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Mazda3 (2011 - 2013)

The independent definitive Mazda3 (2011-2013) video review

This is a sample, showing 30 seconds of each section.

    THREE MARK TWO POINT FIVE (some text hidden)

    By Andy Enright

    Introductionword count: 162

    The recipe for the Mazda3 family hatch seemed to be a surefire winner. Take the best chassis in the business, namely that of Ford's Focus, and on top of that construct a car with a better reliability record, aggressive pricing and distinctive styling. But when you looked for the Mazda3 at the top of the sales charts, it just wasn't there. Nevertheless, this model has racked up some respectable sales for its Japanese brand, both in the first generation guise launched back in 2003 and with that car's swoopier, higher-tech successor, this second generation version, a model that arrived here in 2009. If you're looking to buy a MK2 Mazda3 on the used market, we'd suggest you try and track down one of the later facelifted versions that we're going to look at here, cars produced between 2011 and 2013. These were smarter, better equipped and more cost effective to run. Here's what to look for when tracking down a used example.

    Modelsword count: 21

    5dr hatch (1.6, 2.0, 2.3 petrol, 1.6, 2.2 diesel [S, TS, TS2, TS2 Nav, Tamura, Venture Edition, Sport, Sport Nav, MPS])

    Historyword count: 238

    Mazda launched the facelifted version of the second generation Mazda3 at the tail end of 2011, with the first cars actually arriving in dealers in early 2012. For a car that would be replaced at the end of 2013, the changes were fairly wide reaching, with a focus on improving interior quality, offering better value and bettering the old car's efficiency. The car launched with a big range straight from the start, with three diesel and three petrol engines and a trim structure that ran S, TS, Tamura, TS2, TS2 Nav, Sport, Sport Nav and MPS. In August 2012, Mazda added a Venture Edition special, with front fog lights, gun metal alloy wheels, sports front grille, side skirts and rear spoiler and privacy glass. Inside, you got Sanyo TomTom navigation with 5.8-inch touch-screen display and integrated Bluetooth, plus climate control air-conditioning and cruise control. Mazda updated the flagship MPS hot hatch model to give it a good deal more visual clout at the end of 2012, adding a new gunmetal finish for the 18-inch alloy wheels, whilst the inner roof spoiler, door mirror housings and lower rear bumper trim were finished in a Black Mica finish. At the same time, the brand took the red pen to its model range, offering only Tamura, Venture and MPS models from that point. This range lasted until the model was replaced by an all-new third-generation car at the end of 2013.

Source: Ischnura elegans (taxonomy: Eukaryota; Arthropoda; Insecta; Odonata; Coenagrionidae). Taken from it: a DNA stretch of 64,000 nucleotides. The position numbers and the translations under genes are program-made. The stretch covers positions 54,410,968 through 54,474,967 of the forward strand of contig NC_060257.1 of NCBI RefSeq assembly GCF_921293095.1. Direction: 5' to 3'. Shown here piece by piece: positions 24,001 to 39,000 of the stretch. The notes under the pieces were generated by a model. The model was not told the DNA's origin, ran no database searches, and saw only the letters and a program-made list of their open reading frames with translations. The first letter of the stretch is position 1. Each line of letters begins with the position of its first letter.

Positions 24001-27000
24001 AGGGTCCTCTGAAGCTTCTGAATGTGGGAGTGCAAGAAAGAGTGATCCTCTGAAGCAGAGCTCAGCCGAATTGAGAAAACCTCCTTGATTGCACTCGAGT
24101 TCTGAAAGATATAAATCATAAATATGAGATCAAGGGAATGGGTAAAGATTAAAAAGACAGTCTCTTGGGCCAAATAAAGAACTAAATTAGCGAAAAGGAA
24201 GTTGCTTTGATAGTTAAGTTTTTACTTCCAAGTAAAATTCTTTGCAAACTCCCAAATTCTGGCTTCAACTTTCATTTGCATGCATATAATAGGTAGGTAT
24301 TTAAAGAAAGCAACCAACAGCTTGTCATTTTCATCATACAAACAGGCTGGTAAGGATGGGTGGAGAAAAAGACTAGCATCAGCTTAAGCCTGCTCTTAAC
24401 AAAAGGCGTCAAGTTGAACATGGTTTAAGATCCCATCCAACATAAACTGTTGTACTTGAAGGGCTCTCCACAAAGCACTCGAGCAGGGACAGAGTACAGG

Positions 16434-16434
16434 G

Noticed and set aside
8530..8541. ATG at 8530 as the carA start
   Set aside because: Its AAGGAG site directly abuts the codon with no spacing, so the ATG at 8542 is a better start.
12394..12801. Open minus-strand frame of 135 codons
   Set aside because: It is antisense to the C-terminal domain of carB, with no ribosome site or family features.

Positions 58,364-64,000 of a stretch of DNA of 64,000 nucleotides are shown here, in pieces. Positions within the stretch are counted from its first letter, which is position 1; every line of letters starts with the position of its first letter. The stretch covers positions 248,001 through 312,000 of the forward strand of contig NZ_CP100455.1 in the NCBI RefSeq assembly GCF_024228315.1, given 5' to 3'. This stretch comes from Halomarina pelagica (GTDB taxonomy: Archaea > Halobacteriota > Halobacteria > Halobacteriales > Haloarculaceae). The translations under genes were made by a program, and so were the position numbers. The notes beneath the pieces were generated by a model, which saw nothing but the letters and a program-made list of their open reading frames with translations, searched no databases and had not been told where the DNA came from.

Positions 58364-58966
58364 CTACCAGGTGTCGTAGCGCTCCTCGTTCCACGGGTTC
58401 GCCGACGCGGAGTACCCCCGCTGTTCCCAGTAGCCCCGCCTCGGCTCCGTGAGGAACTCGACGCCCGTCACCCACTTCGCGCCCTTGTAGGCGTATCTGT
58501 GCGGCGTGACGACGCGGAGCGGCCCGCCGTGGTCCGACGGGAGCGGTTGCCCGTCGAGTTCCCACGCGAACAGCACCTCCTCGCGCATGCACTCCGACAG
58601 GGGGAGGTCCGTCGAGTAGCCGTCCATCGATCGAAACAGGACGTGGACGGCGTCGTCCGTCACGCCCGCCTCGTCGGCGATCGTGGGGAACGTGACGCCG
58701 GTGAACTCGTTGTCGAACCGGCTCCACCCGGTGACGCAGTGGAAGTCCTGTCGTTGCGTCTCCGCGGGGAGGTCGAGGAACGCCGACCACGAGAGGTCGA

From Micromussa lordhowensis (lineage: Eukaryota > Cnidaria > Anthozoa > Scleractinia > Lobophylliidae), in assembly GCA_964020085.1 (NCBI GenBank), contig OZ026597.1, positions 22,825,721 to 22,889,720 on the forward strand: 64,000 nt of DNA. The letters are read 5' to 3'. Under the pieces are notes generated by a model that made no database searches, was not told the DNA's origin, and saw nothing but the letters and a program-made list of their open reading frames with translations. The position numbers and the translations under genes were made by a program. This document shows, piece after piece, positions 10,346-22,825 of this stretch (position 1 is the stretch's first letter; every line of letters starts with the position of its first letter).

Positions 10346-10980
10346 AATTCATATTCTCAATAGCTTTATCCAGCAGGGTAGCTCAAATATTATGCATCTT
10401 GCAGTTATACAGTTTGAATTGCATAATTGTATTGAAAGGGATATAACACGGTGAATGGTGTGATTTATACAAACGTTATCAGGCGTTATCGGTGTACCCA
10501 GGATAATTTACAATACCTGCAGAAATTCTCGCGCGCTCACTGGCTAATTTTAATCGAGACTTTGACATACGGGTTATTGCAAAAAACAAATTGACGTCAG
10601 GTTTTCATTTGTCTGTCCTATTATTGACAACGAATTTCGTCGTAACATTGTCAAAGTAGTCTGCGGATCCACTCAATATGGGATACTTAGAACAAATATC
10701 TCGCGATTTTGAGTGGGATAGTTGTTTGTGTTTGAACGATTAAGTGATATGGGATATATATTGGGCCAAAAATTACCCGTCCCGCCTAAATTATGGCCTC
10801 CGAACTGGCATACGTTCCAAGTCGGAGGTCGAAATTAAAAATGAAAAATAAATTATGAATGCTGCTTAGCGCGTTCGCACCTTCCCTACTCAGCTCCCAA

What You Getword count: 254

    Enhancements to this post-2011 facelifted model over the original post-2009 second generation Mazda3 included a subtly re-styled front grille and bumper and updated alloy wheel designs. At the rear, where again a re-sculpted bumper features, the differences are even harder to spot, but the look remains clean and neat. Fairly practical too, with between 300 and 340-litres of boot space on offer, depending on the variant you choose. Push forward the backrest and the load bay isn't completely flat, but it is quite big, with 1360-litres on offer in a cargo area that's long, deep and practical. As for passenger space, well, rear room is adequate, with good foot space under the front seats, but a central adult passenger won't enjoy themselves given that the rear bench has been carefully shaped for two. Three children should be OK there though. The rear doors are smallish and don't open as wide as some rivals, so getting in requires a bit more suppleness. At the wheel, the designers tried to add some extra class to this facelifted model by replacing the previous silver colour of the lower dashboard console with black. Meanwhile, the dials and controls most used by the driver were ringed in satin-polish silver that was supposed to be easier to see. The result was a more cohesively styled cabin and while you wouldn't think yourself to be in a Mercedes A-Class in terms of materials quality, the result was definitely a step or two upmarket in terms of this Mazda's look and feel.

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    Pictures (high res disabled)

    Scoring (subset of scores)

    Category: Compact Family Cars

    Performance
    70%
    Handling
    70%
    Comfort
    70%
    Space
    60%
    Styling, Build, Value, Equipment, Depreciation, Handling, Insurance and Total scores are available with our full data feed.

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